Between the fire sale to the Blue Jays and the abysmal performance on the field that will likely have them, not the Astros, end with the worst record in baseball, attendance will continue to slide. In the meantime, all those clubs that have suffered through the cold, wet spring with open-air ballparks will begin to see increases as people flock to enjoy the sun during the summer....Florida now has the dubious distinction of having the two worst attended clubs in all of MLB.
On the Spring Training front, there's more evidence that Gov. Rick Scott & the Florida Legislature have created a monster by automatically approving state funds for new stadiums.  The Blue Jays, who earlier this year said they were happy in their long-time spring digs, are now leveraging for a new stadium through the media while not talking to their current partners in Dunedin:
Three months after news broke that the Toronto Blue Jays were considering ditching their Dunedin spring training home for Palm Beach Gardens on Florida's east coast, this city still hasn't managed to schedule negotiations with team officials. 
Jays president Paul Beeston has yet to follow up on Mayor Dave Eggers' emails and phone calls with concrete plans, and Eggers' last communication with Beeston was about a month ago.
Finally, here's a nerdy look at how economists have discouraged fans from driving to the new Barclay's Center in Brooklyn.  The results are interesting: more people taking advantage of transit; a bit of a younger, more hipster crowd for certain events; and to a certain degree, fewer people traveling from New Jersey for games.

Now, if we could only undertake a similar experiment in Tampa Bay...

Tuesday, June 11, 2013

Joe Henderson on Fight for Tampa's $100 Million

The morning after Michael Sasso reported on the jockying for Tampa's expected $100 million in upcoming bonding capacity, columnist Joe Henderson added more perspective:
If the battle lines over money are taking shape in Tampa before the Rays even know if they can leave St. Pete, what will it be like if it ever gets really serious here? 

I can promise you, when it comes to how their taxes are spent, people really do mind. If we don’t know that yet, we may find out soon enough.
Note: The TBO link isn't working, so you can read the whole column here.

Monday, June 10, 2013

How New Stadiums are Like Theme Parks

We know what happens when you build a beautiful new facility.  Fans rejoice; media swoon; attendance soars.

But I'm not talking about baseball stadiums in this case; I'm talking about theme parks.

Last week, Disney World, Universal Orlando, Busch Gardens, and Sea World all announced new price increases that make even expensive trips to the ballpark seem affordable.  Here's a great price graph of theme park prices from USA Today.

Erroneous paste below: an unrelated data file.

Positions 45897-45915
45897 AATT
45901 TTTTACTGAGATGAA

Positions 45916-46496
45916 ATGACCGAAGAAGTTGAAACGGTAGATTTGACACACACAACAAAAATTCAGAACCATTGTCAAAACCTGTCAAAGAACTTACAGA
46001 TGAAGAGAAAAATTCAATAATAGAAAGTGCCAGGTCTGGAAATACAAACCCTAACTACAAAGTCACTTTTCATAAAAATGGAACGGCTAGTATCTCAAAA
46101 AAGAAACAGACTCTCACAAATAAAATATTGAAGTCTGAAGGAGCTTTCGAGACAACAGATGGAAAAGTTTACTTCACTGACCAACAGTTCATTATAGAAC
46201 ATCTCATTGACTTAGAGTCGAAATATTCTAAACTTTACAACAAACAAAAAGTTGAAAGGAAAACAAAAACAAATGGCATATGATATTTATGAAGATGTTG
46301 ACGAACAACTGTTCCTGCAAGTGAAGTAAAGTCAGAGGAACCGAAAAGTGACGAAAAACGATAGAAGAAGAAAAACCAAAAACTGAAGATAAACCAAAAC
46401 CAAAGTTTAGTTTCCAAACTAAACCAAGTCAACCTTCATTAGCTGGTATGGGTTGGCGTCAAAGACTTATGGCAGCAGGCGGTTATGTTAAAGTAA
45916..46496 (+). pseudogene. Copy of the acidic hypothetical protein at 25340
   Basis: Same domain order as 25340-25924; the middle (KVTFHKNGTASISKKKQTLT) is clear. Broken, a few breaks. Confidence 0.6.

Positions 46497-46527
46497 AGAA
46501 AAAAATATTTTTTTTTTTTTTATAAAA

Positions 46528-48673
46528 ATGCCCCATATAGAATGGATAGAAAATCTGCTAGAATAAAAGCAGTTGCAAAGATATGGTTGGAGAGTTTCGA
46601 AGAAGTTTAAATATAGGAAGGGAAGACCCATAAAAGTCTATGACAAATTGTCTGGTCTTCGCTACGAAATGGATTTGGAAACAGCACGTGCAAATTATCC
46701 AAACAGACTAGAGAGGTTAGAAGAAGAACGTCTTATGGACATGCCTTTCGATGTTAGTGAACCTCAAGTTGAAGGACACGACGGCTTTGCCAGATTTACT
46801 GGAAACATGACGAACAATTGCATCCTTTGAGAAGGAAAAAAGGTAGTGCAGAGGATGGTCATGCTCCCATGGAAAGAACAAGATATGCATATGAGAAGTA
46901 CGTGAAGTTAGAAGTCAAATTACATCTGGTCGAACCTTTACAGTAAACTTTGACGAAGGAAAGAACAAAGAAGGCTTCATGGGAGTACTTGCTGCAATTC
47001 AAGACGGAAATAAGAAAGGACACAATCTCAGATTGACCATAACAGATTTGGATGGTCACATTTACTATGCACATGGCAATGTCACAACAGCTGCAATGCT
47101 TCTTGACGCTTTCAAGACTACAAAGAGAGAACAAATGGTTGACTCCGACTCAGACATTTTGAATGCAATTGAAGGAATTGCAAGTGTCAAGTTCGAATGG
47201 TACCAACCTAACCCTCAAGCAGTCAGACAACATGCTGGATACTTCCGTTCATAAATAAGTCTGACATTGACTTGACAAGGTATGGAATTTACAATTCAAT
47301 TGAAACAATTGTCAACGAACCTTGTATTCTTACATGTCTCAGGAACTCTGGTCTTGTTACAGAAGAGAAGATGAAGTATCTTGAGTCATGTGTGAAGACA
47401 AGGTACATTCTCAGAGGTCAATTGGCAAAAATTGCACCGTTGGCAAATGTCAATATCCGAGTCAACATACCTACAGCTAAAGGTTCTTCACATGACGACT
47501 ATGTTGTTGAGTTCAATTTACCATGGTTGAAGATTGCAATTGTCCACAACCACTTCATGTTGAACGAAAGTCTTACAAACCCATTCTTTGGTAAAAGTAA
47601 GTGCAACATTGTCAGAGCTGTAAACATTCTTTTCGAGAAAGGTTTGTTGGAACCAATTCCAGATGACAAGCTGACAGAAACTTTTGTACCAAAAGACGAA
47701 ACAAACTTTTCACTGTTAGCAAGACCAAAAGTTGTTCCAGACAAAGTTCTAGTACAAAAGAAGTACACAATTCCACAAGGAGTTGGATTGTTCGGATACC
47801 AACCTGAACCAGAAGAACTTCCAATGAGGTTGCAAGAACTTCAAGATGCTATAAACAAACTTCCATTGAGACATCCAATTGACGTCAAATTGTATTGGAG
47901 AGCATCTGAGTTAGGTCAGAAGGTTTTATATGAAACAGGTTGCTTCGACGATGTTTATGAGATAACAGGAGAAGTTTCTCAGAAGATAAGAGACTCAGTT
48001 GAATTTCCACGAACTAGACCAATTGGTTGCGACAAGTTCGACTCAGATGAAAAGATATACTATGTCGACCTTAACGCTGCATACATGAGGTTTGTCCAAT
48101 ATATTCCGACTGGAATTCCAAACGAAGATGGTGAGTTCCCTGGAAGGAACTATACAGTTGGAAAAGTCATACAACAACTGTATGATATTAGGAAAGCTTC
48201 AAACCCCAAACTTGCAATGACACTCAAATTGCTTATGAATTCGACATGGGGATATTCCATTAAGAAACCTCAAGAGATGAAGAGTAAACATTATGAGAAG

Most of the time, theme parks attribute the increases to new improvements and construction that "improve the value of a ticket."  But this comes even as theme parks set record attendance levels, so it would seem the corporations are making the moves to increase profit margins, rather than simply just maintain them.  And in many ways, it's the same way baseball teams operate.

Even though new stadiums will boost attendance numbers, much of the increased revenue they provide comes in the form of higher ticket prices.

In the Rays' situation, we can all acknowledge - all things being equal - a stadium in Downtown Tampa would draw better than a stadium in Downtown St. Pete.  I admit I'd go to more games too.

But what if the Tampa option came with higher ticket prices (which every new MLB stadium has)?

Would you start losing families that go to the Trop because it's so affordable?

Fans can hold out hope that the Rays would keep their lower-level seats affordable, but when franchise owners talk about "new revenue streams" associated with new ballparks, what they really mean, as John Henry explained last year, is "higher ticket prices":
"New stadiums that are publicly financed make sense for clubs. I've never heard of a club turning down a publicly financed stadium. But privately carrying new stadiums is an enormous challenge.

"New stadiums increase revenues primarily by raising ticket prices — especially premium seating.

"In America, as an example, 3 NFL (American football) clubs have moved into new stadiums over the past 3 years. The New York Jets average ticket price rose by 32% when they moved into their new stadium. The New York Giants rose by 26% and the Dallas Cowboys rose by 31%. In baseball, ticket prices rose 76% when the New York Yankees moved into their new stadium 3 years ago."

Competition Heats Up for Tampa Funds

The Tampa Tribune's Michael Sasso reports this morning that Tampa Mayor Bob Buckhorn may have trouble protecting a potential $100 million pot of money for a baseball stadium: